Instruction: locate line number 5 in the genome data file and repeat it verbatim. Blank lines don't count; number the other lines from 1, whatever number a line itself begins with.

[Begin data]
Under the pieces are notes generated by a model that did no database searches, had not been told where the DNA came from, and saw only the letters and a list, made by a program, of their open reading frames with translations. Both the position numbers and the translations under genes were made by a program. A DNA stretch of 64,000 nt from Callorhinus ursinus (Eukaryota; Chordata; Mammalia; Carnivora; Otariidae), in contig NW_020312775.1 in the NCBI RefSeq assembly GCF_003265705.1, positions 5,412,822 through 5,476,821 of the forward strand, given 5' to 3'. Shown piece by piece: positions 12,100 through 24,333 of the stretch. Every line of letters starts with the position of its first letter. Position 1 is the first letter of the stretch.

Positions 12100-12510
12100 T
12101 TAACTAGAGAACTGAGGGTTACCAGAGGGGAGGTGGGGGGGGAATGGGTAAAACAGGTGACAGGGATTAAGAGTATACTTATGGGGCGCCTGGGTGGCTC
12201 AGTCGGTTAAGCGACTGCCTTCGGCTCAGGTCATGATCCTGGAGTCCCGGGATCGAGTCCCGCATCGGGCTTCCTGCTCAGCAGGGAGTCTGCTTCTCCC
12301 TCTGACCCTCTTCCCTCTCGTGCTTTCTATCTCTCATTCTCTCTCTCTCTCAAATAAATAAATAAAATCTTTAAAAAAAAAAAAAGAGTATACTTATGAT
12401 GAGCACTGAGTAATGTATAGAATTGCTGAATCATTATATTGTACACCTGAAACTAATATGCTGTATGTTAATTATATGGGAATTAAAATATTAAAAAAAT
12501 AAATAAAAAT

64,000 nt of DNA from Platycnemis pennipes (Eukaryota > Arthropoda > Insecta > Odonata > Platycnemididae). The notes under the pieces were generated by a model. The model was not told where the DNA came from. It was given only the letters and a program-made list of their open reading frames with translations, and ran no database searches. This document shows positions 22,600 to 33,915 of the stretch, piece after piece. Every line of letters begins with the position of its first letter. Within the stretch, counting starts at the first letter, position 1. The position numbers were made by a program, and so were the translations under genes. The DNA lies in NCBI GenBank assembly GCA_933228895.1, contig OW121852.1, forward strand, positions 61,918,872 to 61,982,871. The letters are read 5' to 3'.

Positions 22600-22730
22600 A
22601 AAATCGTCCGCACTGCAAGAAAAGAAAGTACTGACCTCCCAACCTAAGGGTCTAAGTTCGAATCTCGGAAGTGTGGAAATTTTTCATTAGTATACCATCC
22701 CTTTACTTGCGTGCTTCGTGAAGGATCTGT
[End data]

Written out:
12201 AGTCGGTTAAGCGACTGCCTTCGGCTCAGGTCATGATCCTGGAGTCCCGGGATCGAGTCCCGCATCGGGCTTCCTGCTCAGCAGGGAGTCTGCTTCTCCC